02: Overview of Package 'twin' and notations

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  • «twin»
  • «mappable»
  • «physical»
  • «process»
  • «sensor»
  • «actuator»
  • «digital»

Some special notations

CAVEAT: Some of these notational conventions may be subject to change!
The Webel Twin Pattern for SysML has some special notational conventions to support it: A «digital» entity element prefixed with an ‘@’ is a twinning entity or mapping entity. It maps (“twins”) a corresponding non-digital entity:
  • @Entity maps a real-world «physical» PhysicalEntity.
  • @Person maps a real-world «physical» Person (+ data).
  • @Place maps a real-world «mappable» Place (+ data).
  • @System maps a real-world «mappable» System.
Additionally:
  • Example: The block «twin» DigitalTwin has *person:@Person[0..*] and *system:@System[0..*] properties.
  • Compare: The same block «twin» DigitalTwin has a digitalEntity:@Entity[1] property (uses the verbose form for clarity for this special case)..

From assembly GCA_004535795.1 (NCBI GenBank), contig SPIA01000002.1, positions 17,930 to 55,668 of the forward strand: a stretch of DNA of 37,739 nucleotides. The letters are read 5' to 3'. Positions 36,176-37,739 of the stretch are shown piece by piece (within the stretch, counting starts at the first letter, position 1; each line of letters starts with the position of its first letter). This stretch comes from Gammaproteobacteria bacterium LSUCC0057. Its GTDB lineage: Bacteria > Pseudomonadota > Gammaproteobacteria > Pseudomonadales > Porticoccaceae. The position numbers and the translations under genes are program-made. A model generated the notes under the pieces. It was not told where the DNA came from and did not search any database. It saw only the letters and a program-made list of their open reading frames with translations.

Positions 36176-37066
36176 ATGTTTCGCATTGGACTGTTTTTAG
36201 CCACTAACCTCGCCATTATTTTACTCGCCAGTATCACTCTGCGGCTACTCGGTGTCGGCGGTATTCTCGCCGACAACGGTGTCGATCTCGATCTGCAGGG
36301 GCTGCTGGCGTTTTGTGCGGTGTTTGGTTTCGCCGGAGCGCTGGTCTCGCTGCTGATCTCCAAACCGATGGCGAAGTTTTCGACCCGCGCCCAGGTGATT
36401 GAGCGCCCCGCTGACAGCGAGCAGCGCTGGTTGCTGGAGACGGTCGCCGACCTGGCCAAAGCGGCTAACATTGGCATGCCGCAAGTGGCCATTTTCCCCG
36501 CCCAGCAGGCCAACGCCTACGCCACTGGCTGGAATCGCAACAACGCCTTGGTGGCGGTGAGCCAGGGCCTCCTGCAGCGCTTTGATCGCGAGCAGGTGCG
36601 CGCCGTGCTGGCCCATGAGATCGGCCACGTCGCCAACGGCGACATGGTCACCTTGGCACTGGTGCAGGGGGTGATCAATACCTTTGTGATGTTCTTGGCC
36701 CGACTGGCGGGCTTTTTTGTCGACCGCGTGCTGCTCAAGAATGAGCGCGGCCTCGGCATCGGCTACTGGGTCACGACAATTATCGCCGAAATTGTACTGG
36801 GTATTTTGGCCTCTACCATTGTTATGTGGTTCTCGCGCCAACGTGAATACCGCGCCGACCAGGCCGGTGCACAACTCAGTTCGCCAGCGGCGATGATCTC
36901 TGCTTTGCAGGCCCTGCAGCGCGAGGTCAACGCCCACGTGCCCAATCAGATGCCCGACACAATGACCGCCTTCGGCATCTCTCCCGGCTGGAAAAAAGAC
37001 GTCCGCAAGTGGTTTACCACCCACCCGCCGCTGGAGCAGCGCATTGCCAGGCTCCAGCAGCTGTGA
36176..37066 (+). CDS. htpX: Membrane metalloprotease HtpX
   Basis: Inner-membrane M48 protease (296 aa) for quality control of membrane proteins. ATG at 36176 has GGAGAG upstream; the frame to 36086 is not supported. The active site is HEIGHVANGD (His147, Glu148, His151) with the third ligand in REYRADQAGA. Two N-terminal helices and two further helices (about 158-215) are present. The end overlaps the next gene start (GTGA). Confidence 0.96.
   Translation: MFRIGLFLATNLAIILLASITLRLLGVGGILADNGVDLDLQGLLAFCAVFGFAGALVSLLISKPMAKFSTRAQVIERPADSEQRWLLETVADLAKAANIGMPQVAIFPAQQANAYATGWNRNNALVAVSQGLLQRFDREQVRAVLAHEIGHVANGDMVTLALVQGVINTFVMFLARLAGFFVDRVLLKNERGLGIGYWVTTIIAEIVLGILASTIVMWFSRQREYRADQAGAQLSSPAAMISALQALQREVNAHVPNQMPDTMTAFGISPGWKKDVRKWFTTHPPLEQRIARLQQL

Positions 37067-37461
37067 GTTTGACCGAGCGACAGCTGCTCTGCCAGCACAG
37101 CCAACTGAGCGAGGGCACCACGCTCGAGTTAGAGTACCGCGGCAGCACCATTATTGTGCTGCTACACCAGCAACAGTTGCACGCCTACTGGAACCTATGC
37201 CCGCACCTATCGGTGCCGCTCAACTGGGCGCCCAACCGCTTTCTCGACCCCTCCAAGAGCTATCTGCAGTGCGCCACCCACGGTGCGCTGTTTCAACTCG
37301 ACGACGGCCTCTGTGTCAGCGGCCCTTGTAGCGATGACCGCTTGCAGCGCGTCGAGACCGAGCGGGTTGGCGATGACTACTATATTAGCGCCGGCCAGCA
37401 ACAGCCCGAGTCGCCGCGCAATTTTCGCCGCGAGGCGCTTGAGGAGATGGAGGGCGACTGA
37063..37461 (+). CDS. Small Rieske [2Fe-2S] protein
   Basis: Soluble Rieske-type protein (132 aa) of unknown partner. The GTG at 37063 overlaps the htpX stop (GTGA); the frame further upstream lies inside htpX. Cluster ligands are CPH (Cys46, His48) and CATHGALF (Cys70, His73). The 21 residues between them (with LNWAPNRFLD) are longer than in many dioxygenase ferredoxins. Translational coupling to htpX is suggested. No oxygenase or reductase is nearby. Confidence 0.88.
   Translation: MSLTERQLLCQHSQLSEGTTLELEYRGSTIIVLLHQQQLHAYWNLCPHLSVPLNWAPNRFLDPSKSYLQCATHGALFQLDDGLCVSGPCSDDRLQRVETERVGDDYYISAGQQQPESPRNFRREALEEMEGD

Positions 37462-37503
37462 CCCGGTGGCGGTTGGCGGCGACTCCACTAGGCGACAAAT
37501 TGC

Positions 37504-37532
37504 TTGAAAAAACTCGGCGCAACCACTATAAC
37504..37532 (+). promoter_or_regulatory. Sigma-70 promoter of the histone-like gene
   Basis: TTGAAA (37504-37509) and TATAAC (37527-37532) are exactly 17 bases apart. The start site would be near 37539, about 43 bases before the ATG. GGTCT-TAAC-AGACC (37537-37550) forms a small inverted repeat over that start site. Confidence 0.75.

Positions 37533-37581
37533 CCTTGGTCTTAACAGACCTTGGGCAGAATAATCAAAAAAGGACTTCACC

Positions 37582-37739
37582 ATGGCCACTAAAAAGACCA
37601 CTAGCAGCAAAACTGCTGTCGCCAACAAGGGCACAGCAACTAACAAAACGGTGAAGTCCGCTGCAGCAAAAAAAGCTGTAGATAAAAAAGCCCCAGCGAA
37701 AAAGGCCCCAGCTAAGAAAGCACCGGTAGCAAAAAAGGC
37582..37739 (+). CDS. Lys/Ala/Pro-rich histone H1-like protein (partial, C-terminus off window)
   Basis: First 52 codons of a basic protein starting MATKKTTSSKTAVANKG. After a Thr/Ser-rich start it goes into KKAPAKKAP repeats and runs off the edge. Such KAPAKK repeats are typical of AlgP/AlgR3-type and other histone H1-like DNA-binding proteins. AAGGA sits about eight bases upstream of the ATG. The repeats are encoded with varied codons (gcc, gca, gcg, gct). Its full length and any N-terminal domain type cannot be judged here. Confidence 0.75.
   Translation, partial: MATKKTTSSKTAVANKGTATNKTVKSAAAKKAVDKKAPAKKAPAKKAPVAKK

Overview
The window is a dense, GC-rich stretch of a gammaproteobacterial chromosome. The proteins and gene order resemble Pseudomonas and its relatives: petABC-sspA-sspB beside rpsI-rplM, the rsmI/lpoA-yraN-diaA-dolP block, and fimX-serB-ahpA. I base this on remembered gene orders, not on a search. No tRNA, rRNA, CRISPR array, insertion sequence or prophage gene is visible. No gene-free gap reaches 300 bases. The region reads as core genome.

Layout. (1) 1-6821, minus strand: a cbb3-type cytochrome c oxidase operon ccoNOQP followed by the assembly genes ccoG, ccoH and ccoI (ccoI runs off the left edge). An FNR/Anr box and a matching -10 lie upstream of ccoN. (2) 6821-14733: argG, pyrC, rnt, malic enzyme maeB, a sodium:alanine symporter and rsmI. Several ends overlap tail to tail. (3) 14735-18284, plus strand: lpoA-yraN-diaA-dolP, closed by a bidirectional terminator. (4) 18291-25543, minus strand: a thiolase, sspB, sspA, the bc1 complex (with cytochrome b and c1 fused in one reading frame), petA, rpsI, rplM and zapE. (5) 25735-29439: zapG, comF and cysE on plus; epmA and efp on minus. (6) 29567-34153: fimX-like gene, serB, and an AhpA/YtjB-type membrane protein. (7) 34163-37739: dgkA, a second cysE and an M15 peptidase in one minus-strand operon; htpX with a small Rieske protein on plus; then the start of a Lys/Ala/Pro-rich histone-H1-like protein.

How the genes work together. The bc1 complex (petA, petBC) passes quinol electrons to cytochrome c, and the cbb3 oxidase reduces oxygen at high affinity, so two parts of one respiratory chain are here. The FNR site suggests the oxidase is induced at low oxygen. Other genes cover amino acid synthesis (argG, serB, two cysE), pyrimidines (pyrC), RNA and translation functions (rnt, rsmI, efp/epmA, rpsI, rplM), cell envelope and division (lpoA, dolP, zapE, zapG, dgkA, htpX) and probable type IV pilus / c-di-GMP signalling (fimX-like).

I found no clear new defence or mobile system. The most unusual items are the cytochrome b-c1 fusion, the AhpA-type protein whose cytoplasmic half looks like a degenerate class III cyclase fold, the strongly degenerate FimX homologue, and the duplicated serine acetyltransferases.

Dr Darren says:

I'm not 100% happy with that '*' prefix notation. The tool won't let one use '@' as a prefix in Property names, so this is a workaround. It is meant to be reminiscent of a "pointer".

The target of a «digital» DigitalEntity (a.k.a. @Entity) is always at least «mappable». Not every «mappable» element is «physical» (has mass). For example, a «process» Process is not «physical» but can still be mapped by a «digital» @Process entity.

By definition here a Place is «mappable» but not «physical» - because it is used here to reference place in a purely geometrical, geographical way. You can't "pick up a Place and feel how heavy it is". It may, however, refer to the spatial location of something «physical» that does have mass.

Last but not least, the following is a strict policy throughout the Webel Twin Pattern for SysML:

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